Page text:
Exercises in critical thinking

Political ads are, unfortunately, everywhere right now. About the only time they tell you anything of substance about the candidates is when one of them promises to do something horrible, and even then you can hope they’re lying. They do, however, provide a lot of opportunities for exercising critical thinking capabilities and spotting fallacies.

An ad I saw at least three times yesterday complained that a Massachusetts candidate (I don’t remember who) refuses to answer questions about illegal gambling by family members. What’s significant is what the ad doesn’t say, i.e., pretty much anything.

It didn’t name any family members or make any charges, but just claimed that the candidate should answer questions about unspecified illegal gambling which family members may or may not have engaged in. Even if they did, why should I care? I don’t think any honestly run gambling should be illegal. Even if you think some should be, currently illegal betting includes trivial violations like placing small bets with bookies, as well as Internet gambling, which is illegal only to satisfy the extreme anti-betting faction and the legal gambling operations that keep their margins high by outlawing most competition. If the ad came out and said, “The candidate’s cousin makes bets with bookies,” who’d care?

The tone of the ad can make you feel that something deep and important is being covered up, but it actually provides no support for that implication. It’s a common tactic.

Update: The candidate in question is Rep. John Tierney, whose brothers-in-law allegedly ran an offshore gambling business in Antigua, and whose wife has been convicted of helping them to file false tax returns. My own reaction to this, provided the bettors weren’t cheated, is “So what?” Others may think that if a member of Congress turns his back on anything illegal, no matter how victimless, that casts doubt on his qualifications. But the point relevant to the critical thinking issue is that the ad didn’t give any of this information and couldn’t be used to draw any legitimate conclusions.

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2 Responses to “Exercises in critical thinking”

  1. Eyal Mozes Says:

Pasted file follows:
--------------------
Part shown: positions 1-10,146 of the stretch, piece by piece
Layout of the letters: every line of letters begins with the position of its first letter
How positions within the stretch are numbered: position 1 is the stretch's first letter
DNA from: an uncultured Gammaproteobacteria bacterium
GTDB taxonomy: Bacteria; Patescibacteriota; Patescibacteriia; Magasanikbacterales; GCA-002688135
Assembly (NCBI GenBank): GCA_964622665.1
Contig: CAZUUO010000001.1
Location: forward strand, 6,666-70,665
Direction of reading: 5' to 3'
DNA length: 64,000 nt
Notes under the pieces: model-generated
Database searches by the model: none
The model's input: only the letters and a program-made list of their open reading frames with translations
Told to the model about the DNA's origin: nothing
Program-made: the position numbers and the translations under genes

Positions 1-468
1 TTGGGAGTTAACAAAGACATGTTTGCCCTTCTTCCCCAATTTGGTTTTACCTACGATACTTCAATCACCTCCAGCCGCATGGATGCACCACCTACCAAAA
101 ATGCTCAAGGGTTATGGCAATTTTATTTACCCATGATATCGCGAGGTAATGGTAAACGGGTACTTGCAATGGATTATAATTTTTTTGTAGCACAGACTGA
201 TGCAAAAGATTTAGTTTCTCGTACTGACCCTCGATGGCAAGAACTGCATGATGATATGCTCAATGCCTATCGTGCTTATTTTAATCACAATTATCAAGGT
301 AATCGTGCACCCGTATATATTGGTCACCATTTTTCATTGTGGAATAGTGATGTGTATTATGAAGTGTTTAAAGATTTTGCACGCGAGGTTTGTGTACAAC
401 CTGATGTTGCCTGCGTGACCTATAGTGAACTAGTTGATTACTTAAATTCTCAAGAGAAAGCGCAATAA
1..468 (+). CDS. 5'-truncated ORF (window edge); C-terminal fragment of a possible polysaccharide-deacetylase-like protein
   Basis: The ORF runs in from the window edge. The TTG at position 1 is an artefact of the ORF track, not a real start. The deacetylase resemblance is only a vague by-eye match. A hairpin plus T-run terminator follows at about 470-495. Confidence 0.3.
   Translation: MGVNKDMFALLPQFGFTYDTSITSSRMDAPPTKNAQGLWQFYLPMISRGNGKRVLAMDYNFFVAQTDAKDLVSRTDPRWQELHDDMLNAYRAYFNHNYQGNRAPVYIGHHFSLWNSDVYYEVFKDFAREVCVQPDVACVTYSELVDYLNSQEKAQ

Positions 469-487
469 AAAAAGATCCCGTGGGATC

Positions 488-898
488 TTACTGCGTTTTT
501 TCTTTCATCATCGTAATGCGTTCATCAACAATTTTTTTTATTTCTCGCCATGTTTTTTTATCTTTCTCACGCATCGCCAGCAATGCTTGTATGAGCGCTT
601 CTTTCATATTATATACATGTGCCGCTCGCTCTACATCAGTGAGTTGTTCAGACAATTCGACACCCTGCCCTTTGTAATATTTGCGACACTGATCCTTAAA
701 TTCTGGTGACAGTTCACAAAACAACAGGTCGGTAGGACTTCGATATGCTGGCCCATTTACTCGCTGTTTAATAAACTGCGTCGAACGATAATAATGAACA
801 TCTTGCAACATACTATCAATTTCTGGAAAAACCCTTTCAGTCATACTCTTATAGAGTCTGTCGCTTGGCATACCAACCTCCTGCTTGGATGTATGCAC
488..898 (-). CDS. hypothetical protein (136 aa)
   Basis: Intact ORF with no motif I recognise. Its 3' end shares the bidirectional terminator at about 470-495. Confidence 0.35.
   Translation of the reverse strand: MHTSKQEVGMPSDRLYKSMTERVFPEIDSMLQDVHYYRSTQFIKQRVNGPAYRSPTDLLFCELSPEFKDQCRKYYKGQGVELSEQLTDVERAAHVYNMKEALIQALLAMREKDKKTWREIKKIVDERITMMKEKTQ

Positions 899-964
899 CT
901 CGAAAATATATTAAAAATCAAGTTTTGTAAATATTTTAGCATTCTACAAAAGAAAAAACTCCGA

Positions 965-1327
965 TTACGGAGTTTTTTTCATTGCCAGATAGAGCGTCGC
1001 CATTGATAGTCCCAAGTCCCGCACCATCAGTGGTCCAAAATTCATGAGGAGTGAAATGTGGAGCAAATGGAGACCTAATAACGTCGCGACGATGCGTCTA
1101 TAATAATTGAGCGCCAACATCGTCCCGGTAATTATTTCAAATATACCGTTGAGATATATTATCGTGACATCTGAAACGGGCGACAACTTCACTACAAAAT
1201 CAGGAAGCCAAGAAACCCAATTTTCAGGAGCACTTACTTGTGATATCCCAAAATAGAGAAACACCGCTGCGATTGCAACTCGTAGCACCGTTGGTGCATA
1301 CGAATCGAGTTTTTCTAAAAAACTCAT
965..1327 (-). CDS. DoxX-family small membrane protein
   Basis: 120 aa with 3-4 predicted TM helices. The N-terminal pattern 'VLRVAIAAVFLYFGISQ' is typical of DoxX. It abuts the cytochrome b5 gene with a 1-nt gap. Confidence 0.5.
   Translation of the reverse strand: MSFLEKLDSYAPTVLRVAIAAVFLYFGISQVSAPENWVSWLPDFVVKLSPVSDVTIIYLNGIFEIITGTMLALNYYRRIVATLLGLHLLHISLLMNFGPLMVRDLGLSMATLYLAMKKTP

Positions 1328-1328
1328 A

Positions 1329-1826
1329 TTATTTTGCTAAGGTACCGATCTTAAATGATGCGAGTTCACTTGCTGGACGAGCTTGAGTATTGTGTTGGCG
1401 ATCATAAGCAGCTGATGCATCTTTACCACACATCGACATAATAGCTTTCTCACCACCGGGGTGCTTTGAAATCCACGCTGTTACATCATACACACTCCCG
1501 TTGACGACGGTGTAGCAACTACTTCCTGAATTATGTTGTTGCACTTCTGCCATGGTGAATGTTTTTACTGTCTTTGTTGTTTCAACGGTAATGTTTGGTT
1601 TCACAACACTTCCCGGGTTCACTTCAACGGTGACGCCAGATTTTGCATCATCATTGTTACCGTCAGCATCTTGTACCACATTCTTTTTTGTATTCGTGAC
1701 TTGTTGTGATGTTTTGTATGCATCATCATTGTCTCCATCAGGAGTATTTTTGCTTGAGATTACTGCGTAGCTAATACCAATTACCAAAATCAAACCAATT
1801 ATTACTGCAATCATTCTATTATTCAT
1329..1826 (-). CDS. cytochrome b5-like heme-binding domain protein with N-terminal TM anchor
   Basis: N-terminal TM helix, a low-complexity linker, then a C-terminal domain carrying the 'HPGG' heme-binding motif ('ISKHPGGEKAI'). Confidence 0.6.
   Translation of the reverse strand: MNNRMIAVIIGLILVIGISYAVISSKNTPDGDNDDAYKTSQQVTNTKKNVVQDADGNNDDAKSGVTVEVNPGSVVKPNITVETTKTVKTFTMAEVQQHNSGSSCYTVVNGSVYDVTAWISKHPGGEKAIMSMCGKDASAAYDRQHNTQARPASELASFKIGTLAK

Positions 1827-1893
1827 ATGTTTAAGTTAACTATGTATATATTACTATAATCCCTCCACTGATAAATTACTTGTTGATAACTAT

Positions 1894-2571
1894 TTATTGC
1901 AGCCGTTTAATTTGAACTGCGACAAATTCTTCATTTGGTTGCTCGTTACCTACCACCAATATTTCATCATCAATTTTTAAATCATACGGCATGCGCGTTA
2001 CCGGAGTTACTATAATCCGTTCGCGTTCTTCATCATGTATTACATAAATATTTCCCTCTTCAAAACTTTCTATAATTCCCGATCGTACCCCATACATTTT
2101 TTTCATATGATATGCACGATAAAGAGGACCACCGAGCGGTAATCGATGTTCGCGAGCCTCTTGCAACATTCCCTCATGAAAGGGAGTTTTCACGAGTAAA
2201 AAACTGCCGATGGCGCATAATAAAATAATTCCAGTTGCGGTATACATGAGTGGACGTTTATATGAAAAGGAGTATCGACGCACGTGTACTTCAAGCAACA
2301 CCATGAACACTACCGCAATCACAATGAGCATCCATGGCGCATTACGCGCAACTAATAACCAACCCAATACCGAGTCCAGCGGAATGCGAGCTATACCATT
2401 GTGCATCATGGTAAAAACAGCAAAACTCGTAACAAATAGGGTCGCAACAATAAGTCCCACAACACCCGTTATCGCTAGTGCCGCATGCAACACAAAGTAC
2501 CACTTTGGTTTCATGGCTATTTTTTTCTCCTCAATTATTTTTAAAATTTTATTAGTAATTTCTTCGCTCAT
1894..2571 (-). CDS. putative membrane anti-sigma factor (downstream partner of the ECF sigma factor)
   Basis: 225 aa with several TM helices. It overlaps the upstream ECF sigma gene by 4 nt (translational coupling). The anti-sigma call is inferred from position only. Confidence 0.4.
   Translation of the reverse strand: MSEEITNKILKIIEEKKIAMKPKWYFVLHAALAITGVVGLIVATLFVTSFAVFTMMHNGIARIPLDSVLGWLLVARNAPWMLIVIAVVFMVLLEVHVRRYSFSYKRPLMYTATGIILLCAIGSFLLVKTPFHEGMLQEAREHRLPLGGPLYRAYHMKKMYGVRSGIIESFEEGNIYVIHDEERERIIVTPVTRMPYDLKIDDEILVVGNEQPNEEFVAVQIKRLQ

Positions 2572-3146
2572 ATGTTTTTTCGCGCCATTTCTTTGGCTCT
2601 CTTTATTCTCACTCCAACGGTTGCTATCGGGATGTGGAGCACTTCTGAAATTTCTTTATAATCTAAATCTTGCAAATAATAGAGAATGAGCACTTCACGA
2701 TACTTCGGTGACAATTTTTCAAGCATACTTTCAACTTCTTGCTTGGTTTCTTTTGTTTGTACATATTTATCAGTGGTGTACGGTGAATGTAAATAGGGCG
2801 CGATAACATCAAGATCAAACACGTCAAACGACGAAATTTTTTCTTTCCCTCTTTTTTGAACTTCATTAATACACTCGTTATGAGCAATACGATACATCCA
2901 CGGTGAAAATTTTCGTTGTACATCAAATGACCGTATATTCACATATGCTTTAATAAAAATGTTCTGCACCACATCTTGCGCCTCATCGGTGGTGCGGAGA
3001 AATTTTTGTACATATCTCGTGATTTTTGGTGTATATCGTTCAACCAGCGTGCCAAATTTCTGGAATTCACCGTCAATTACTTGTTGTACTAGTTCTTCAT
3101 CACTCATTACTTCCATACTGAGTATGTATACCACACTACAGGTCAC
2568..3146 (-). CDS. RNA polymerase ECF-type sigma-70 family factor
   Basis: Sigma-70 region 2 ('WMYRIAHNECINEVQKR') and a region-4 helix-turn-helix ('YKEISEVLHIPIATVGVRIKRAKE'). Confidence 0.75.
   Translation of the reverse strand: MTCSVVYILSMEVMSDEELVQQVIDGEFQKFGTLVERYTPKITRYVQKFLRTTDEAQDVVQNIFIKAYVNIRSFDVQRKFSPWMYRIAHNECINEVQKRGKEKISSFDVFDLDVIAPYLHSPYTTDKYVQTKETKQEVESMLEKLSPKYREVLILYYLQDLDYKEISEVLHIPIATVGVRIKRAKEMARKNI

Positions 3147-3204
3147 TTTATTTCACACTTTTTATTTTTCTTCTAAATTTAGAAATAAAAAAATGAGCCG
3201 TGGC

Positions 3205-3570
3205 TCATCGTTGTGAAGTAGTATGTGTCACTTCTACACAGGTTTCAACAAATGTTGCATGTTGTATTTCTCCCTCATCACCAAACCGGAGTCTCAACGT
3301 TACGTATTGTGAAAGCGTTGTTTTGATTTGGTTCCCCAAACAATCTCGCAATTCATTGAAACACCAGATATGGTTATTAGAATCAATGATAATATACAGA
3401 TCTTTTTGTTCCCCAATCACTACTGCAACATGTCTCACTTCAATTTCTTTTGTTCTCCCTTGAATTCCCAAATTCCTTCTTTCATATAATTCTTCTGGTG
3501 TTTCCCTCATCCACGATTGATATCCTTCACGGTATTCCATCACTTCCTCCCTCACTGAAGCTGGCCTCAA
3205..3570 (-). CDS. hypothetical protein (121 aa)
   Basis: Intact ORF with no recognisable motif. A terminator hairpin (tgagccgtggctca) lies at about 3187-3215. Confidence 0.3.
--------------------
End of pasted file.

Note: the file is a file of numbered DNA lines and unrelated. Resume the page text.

I agree of course with your point about the ad; I haven’t seen it, but I take your word about its failure to give specifics, and the fallacies you identify in that.

    However, just because someone gives a bad defense of a point doesn’t prove a point invalid. In this case I think the attack on Tierney is justified. When a congressman’s relatives break the law, serious questions should be asked about it. If the law is wrong, then the congressman should work to repeal it, not turn a blind eye to his own family breaking it while the law is enforced on everyone else.

    In the specific case of participation of US citizens in offshore gambling, this was outlawed in 2006, by a law with the ridiculously misleading name “Security and Accountability for Every Port Act”. Looking at the vote records, we can see that Tierney voted for it. It is very likely the passage of this law helped make his brothers-in-law’s gambling house more profitable by suppressing competitors who were less willing to break the law. It is true that the law was passed by a huge margin, so his vote didn’t make a practical difference; but still, the fact that his family profit from illegal activity that he voted to make illegal, does demonstrate something highly unsavory about him.

    • Gary McGath Says:

      That’s interesting additional information, and makes his apparent indifference to his in-laws’ activities worse. I was reacting to the ads I saw in general, with that as the clearest example of using innuendo instead of facts, and trying to get something constructive (fallacy-spotting practice) out of the experience.


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